Nevada Evening Gazette, January 28, 1976

Nevada Evening Gazette

January 28, 1976

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Issue date: Wednesday, January 28, 1976

Pages available: 36

Previous edition: Tuesday, January 27, 1976

Next edition: Thursday, January 29, 1976 - Used by the World's Finest Libraries and Institutions
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Publication name: Nevada Evening Gazette

Location: Reno, Nevada

Pages available: 4,662

Years available: 1973 - 1977

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All text in the Nevada Evening Gazette January 28, 1976, Page 1.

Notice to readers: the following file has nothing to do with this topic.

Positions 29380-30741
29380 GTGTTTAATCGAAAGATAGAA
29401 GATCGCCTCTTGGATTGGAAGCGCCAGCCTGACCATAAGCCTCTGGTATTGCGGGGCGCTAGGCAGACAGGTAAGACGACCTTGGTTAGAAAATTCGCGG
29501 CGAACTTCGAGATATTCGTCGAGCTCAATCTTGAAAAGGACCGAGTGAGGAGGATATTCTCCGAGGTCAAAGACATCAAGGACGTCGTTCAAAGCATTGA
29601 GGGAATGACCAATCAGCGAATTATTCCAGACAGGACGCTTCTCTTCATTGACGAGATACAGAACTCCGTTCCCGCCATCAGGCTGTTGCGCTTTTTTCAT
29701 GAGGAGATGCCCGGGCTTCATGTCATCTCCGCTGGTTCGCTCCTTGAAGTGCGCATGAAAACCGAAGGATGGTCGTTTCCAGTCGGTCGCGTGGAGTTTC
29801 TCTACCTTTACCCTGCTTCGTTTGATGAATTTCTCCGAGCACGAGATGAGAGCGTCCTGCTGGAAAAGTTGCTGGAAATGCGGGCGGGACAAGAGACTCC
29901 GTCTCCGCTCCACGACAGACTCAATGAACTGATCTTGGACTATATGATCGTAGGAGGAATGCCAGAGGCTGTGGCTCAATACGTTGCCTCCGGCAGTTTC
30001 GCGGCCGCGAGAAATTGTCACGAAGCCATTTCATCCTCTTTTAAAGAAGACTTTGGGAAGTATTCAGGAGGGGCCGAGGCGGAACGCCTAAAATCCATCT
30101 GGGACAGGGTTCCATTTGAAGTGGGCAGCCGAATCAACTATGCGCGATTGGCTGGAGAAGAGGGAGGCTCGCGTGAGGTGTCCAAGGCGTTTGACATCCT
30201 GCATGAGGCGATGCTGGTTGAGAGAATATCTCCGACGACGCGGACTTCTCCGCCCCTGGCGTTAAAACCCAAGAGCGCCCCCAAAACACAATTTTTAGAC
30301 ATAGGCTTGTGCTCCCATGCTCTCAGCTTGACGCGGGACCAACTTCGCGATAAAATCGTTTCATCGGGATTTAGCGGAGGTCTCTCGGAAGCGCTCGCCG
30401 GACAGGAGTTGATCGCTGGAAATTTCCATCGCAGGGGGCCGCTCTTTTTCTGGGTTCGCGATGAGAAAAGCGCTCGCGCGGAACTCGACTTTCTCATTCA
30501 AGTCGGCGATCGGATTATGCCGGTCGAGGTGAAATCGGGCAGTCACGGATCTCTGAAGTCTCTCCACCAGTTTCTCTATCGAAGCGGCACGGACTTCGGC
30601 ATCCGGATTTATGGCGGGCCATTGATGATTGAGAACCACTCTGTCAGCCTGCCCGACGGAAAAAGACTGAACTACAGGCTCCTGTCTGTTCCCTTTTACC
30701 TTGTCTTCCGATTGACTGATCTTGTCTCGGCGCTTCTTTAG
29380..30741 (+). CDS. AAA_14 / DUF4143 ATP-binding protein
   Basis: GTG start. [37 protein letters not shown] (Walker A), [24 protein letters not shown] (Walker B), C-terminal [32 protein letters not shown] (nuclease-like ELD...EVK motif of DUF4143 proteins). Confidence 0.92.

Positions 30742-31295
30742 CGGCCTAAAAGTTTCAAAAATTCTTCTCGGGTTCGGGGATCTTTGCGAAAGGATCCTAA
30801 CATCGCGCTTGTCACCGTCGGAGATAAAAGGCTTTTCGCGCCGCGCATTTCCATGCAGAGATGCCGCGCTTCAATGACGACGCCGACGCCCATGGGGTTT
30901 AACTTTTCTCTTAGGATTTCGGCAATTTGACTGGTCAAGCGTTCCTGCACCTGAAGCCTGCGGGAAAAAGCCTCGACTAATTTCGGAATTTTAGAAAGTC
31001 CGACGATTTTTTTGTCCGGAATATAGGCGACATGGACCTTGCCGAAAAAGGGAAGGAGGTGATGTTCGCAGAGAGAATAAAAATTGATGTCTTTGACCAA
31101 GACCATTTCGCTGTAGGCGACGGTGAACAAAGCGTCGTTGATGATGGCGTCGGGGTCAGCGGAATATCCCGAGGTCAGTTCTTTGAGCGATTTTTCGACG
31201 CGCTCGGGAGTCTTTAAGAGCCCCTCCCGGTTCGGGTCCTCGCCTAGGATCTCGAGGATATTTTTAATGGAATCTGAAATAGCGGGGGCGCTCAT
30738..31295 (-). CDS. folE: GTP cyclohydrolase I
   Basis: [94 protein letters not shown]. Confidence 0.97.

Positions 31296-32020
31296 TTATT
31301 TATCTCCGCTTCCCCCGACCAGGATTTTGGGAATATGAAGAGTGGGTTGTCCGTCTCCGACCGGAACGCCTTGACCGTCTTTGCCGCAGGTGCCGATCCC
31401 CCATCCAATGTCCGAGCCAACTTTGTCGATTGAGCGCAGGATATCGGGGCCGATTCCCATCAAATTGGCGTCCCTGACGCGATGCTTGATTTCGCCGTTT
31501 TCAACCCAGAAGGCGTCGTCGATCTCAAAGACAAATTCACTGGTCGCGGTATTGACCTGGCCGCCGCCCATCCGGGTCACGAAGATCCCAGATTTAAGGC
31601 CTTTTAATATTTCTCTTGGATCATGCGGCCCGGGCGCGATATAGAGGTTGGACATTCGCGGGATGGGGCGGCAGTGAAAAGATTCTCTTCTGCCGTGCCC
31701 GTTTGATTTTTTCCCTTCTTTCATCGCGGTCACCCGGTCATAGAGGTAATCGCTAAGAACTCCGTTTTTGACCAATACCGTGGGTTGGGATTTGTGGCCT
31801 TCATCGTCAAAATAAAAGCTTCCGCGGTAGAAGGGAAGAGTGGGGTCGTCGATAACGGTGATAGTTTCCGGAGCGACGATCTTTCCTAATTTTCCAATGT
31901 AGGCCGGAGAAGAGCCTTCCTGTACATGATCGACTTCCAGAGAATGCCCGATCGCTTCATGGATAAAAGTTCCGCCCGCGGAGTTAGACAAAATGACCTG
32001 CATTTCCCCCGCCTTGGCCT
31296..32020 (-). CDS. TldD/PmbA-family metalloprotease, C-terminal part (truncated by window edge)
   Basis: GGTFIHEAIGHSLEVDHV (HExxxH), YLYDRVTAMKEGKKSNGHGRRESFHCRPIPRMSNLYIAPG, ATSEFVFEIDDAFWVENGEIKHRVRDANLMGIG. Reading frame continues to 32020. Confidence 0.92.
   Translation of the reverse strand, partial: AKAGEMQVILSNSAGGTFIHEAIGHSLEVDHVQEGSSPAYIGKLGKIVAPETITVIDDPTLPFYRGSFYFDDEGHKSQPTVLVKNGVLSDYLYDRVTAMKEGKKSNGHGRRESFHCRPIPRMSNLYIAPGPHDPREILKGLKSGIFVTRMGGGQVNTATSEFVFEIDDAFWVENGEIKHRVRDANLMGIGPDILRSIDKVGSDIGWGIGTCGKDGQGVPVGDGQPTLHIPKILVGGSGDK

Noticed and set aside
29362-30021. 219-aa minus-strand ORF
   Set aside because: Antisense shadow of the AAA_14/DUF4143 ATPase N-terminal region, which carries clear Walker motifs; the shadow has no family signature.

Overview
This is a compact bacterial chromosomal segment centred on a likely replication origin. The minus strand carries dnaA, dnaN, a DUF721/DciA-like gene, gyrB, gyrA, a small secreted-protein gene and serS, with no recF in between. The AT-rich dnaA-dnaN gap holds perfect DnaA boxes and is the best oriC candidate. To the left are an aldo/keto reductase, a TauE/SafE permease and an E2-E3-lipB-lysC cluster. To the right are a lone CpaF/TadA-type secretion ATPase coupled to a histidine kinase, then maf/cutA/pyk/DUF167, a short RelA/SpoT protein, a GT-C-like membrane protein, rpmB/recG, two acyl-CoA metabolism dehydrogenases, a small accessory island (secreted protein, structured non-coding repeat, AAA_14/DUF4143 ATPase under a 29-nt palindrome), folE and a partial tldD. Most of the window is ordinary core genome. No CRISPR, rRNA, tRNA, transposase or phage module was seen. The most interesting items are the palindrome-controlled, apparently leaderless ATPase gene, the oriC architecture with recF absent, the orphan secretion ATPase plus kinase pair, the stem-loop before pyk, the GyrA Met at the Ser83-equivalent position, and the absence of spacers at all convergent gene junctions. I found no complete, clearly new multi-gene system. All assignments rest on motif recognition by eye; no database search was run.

Nevada Evening Gazette (Newspaper) - January 28, 1976, Reno, Nevada A mysterious, fre-damn visitor hovers above Sierra By PHIL BARBER The pre-dawn horizon west of Reno this morning had a mysterious visitor. Law enforcement officers in Nevada and California watched a frisky multicolored light for three hours. But, whether it was a space ship as some secretly hoped or perhaps just a refracted star never was determined. Whatever it was, it caused a lot of excitement. The Washoe County Sheriff's Department kept a chronological log beginning with this entry at a.m.: "CHP (California Highway Patrol) reports a large UFO hovering southwest of the city. Can be clearly seen... very brilliant varied colors dirigible-shaped first seen as reported from Chico. FFA (Federal Aviation Ad- ministration) advised." Two Nevada County, Calif., sheriff's officers, Sgt Leroy Brombacker and Steve Bobbitt, aw the light moving south- west toward Truckee. They independently made similar drawings which depicted a flashing red and green object turning at right angles at a high rate of speed and a second stationary ob- ject north of the first. Washoe sheriff's deputy Jim Von Rosenberg at Incline Village saw the object drifting for about 40 minutes. He said it was low enough to illuminate the top of Slide Mountain. "It was unbelievable. I just can't understand it. !t was really he said. Dawnette Vonasek, a Nevada Highway Patrol dispatcher at Carson City, said, "It sat up in the sky like it was on a hill. It was a white light." She said she never has seen anything like it except when she was younger when no one would believe her She said: "It kind of twinkled and blinked It moved downward and, as it spiraled down, it changed colors from kind of bluish-green to yellowish-orange When it stopped, it went back to white. "It moved in squares It went across the sky to the south, then back to the north It was really kid of eerie." mysterious, page 2, coL 3 RENO EVENING GAZETTE Final stocks One-hundredth Year No. 261 A Speidel Newspaper Reno, Nevada, Wednesday, January Phone (702 786-8989 20 Cents Nevada Bell hike adds to family budgeting woes By BILL PHILLIPS Nevada Bell added another in a series of wallops to family pocketbooks Tuesday when it was given the green light to increase rates. Chaos is the word families, like that of Mr. and Mrs. Marcus Nelson of Reno, use when describing the effect of steady increases in utility and service rates the average household is undergoing. "Heavens to Betsy! You can't help but see your spending power draining each month as you pay the Mrs. Nelson said Tuesday's approval by the state Public Service Com- mission will result in an individual having to have a nickel, along with his dime, to use the pay telephones in northern Nevada. To the household with a private line, it means a jump from per month to even if the telephone is not used. Long distance calls, within the state, will cost more, as will installation charges. Nevada Bell was given permission to raise rates by 9 million, but claims it needs at least another million, leaving users wondering when the next rate increase will be coming The telephone company is far from the only utility that is rising almost daily. Sierra Pacific Power Co has been granted permission to increase its rates for services twice since school started last September, and in Decmeber it was announced the supplier of electricity, natural gas and water is seeking the biggest rate hike ever because of serious financial problems facing the utility. Sierra Pacific did request permission to reduce electric rates in September, affecting the typical household ap- proximately 15 cents per month. That reduction was the result in a lowering of costs by a supplier to Sierra Pacific. Those households which use fuel oil, rather than natural gas, for heating have not escaped the escalating costs of keeping warm. Earlier this month the price of oil increased one-half cent per gallon The cost of fuel oil ranges from 41 to 43 cents per gallon depending on the size of the storage tank used. Mrs. Nelson said her family uses about 100 gallons of oil per month, resulting in a bill in the neighborhood of "That is with us conscientiously setting the thermostat at 68 degrees during the day and 62degrees at Mrs. Nelson said. The Reno resident said the electricity and water bill last month was 95, "and I've only used my dryer once this winter Mrs. Nelson described their home as having about square feet of floor space, with five rooms. "We had an page 2, col. 4 O'Callaghan secretary Jean Clark dies at 57 CARSON CITY (AP) Jean Clark, Gov. Mike O'Callaghan's confidential secretary and granddaughter of naturalist John Muir, has died of cancer. She was 57 Mrs Clark, who died Wednesday, five weeks after being hospitalized, is survived by her husband, Noel, chairman of the State Public Service Commission, two daughters and one son Gcv O'Callaghan said Mrs Clark was "a remarkable lady" and added her death "is a personal and tragic loss to me and an equal loss to Nevada state government." Mrs up in Contra Costa County, Calif., where her famed grandfather had settled. She moved to Nevada in 1957 to take a post in state government. She later became a legal secretary and in 1963 returned to state government work. O'Callagban named her his confidential secretary in 1971, first appointment upon taking office Weather Chuckle Reno-Sierra Tahoe: Fair too bad mankind and mild through Thursday freewavs aren.t and Audit reveals 'freebies' New law studied Indians might control Pyramid South Virinia landmark This water tower now inhabited by pigeons is a landmark to commuters on South Virginia Street. The house it once served has an interesting history and uncertain future. To read more about the house, turn to Page 6. (Gazette photo by Marilyn Newton) Index to Gazette 6 sections, 64 pages SECTION ONE Editorials 4 Family Living 6-7 SECTION TWO Raley's. 8 pages SECTION THREE Amusements. 24-25 Ann Landers.......21 Bridge.........21 Classified 27-31 Comics .21 Crossword puzzle 29 Deaths.......26 Doctor column 19 Earl Wilson .21 Markets...... 18-19 Public notices 26 Sylvia Porter 19 Television log .21 Topics for Taxpayers 24 Vitals 26 Weather 26 SECTION FOUR Sports.........33-36 SECTION FIVE Grand Central.. 8 pages SECTION SIX Wards... 12 pages Hearst judge hopes to seat jury today SAN FRANCISCO (AP) The names of three dozen prospective jurors in the Patricia Hearst bank robbery trial were pulled from a wooden drum today as the pace of jury selection intensified The 36 names, picked out of the small drum by the court clerk at the start of the trial's second day, were among 74 remaining from the first batch of 114 prospects U.S District Court Judge Oliver J Carter, who said he intends to seat a panel by the end of the day, then began detailed questioning of the potential panelists As for past court appearances, Miss Hearst was taken from the San Mateo County Jail at daybreak and driven 25 miles north to the city's federal building. She wore a brown pants suit with light brown print blouse today and smiled at her parents upon entering the courtroom The session was delayed 10 minutes as attorneys for both sides met with Judge Carter to discuss the procedure for challenging jury candidates. Names of the prospective jurors were drawn from lists compiled by a federal jury commissioner here. About 250 persons were notified that they might be called to serve in the celebrated case Carter, as proceedings began, described the trial as "the most fully covered case in this country that I know of" and said jurors could expect to be sequestered for at least four to five weeks The remaining 74 potential jurors, predominantly white and middle-aged with a handful of blacks and Orientals, were ordered back in court today Reno city purchasing department probed By BARBARA HENRY Reno City Manager Bob Oldland has ordered an investigation of the city's purchasing department after discovery of a change in a contract bid and discovery of a city audit showing that including a hi-fi set and gold flatware, were shipped to city hall Oldland confirmed Tuesday he had turned information concerning a contract for inventory appraisal and irregularities on certain pur- chasing requisitions over to the city attorney for investigation. The possibility of gifts being supplied to city employes was discovered when invoices from the U.S. Pencil and Stationery Co. of West N.J., showed gold and silver flatware and a hi-n were shipped to Reno City Hall. The invoice? according to one city employe, showed ovJT.-ii... -rased the portion showing the delivery of ihe gi.s at no cost But a duplicate invoice without the erasures was found by the auditor in the files. A separate incident involved a contract let in March by the City of Reno to Industrial Ap- SPAPFRI praisal Co. of Pittsburgh, Pa. The contract was found to be more than the company's original bid Also, the company was asked to supply a one-year contract, but the contract presented was for five years. Oldland explained Industrial Appraisal Co submitted a bid of in March of last year for appraising the city's inventory items. "After the bids were opened, the city received a follow-up letter from the company confirming its bid but (it was) a bid of Oldland said. The higher figure was still lower than the other bids submitted, the city manager said. The city council approved the bid for a one-year contract and the agreement was signed March 12, 1975 by former Reno mayor Sam Dibitonto. The city council didn't know of the original Olalaiw said Asked if it is normal procedure to receive follow-up letters confirming bids, Oldland said, "His totally asinine, to say th e) east." "I've never seen one before. The only time it could happen is if firms submitted bids and the council rejected all bids and authorized negotiations for a contract Then a confirmation letter would be received on the negotiations and the whole package." This wasn't the case on the bid in question, Oldland added. Also, the city manager added. "The city asked for a one-year contract and the contract presented called for five years That makes me question the validity of the contract.'' So instead of a one-year, agreement, the city now has a five-year, agreement. The purchasing director at the time the bids were opened and the contract let was Ron Aguirre, who resigned last October after it became public he received a shop-lifting citation Aguirre was found guilty of petty lar- ceny and fined in November Aguirre couldn t be reached for comment The acting purchasing director now is Stephen Tapogna, who is one of three candidates being considered for the purchasing director's job. page 2, coL 4 ByPATO'DRISCOLL A recent federal law allowing Indian tribes and colonies to set up their own governments independent of state controls could mean the Nevada Department of Fish and Game might not have jurisdiction over Pyramid Lake after its management contract on the lake expires next May. A spokesman for Pyramid Lake Indian Tribal Enterprises the business arm of the Pyramid Lake Paiute Tribe, said this morning the tribe hasn't made a decision one way or the other. But PLITE fisheries director Kenneth Ferjancic added any decision the tribe makes in its future negotiations with the fish and game department "will be based on the best biological and economic reasons, and notjust what is politically oriented Ferjancic would not comment on whether the Pyramid Lake Paiute Tribe is considering taking over complete control of the lake under Public Law 93-638 a federal law signed a year ago by President Ford giving tribes and colonies the right to govern themselves without state in- terference or jurisdiction. One Indian figure said this morning he thought the tribe might be waiting for a similar Indian case already in court to conclude so that the Pyramid tribe would have a court precedent to invoke if it decides not to renew the contract with the fish and game department Elmer Miller, editor of the Native Nevadan newspaper, said the Washoe Indian tribe's case over deer tags issued for hunters last fall against the fish and game department after the department issued deer tags for pine nut areas over which the tribe claims it has sole control. Tribal attorney Mike Deasey said today the case is being prepared for trial, but no court date has been set. Miller said the fish and game department believes it still has jurisdiction over "Indian Country" in recreation and fishery management matters despite the passage of Public Law 93-638. Fish and Game Director Glen Griffith and the department's fisheries director Dale Lockard could not be reached for comment this morning. Repeated attempts to reach Allen Aleck, chairman of the Pyramid Lake Indian Tribe, also were unsuccessful. Israeli leader pressing for arms restoration By KENNETH J. FREED WASHINGTON (AP) Isiaeh Prime Minister Yitzhak Rabin met separately today with Secretary of State Henry A Kissinger and President Ford in an effort to obtain restoration of a half billion dollar cut in arms aid the administration plans next year Rabin spent about two and a half hours in a breakfast meeting with the secretary of state. Their discussion, Kissinger said later, dealt primarily with bilateral issues, presumably aid Rabin's later meeting with Ford was the second between the two leaders since the prime minister arrived in Washington on Tuesday Israeli officials said Rabin intended to continue his pressure to get the 1977 military aid level up from the billion to the 5 billion now scheduled for 1976. The same theme if the United States wants Middle East stability and peace as well as Israeli concessions, it must make sure Israel is militarily strong was expected in a speech Rabin was to deliver later in the day to a joint meeting of the House and Senate In a toast at a formal dinner given in his honor by Ford on Tuesday night, Rabin noted that Israel is the only Middle East democracy and said, "No totalitarian regime will tolerate a weak democracy And he said it at a Tuesday lunch, telling Kissinger, "everywhere in the world you can't achieve peace but from the stand- point of strength I know one thing for sure, with a weak Israel no one will negotiate and only a strong Israel is a help for peace For his part, Ford spoke of the U S determination to maintain the security of the Jewish state and the U S commitment to stand by its friends and allies In working to regain in 1977 the 5 billion .n military aid Israel is to get this year, Rabin went to unusual and private methods He held a secret meeting with the man Israel privately believes was the primary source for Ford's decision to cut back on the aid. William E Colby, the outgoing head of the CIA Dinner companions Jack Ford, son of the President, chats with Chris Evert, America's number one ranked women's tennis player, after Tuesday night's State Dinner at the White House for Israeli Prime Minister Yitzhak Rabin. The event began with formality, but the first family and many of their guests changed all that. Sec details on Page 2. tAPWirephoto) NFWSPAPFR! ;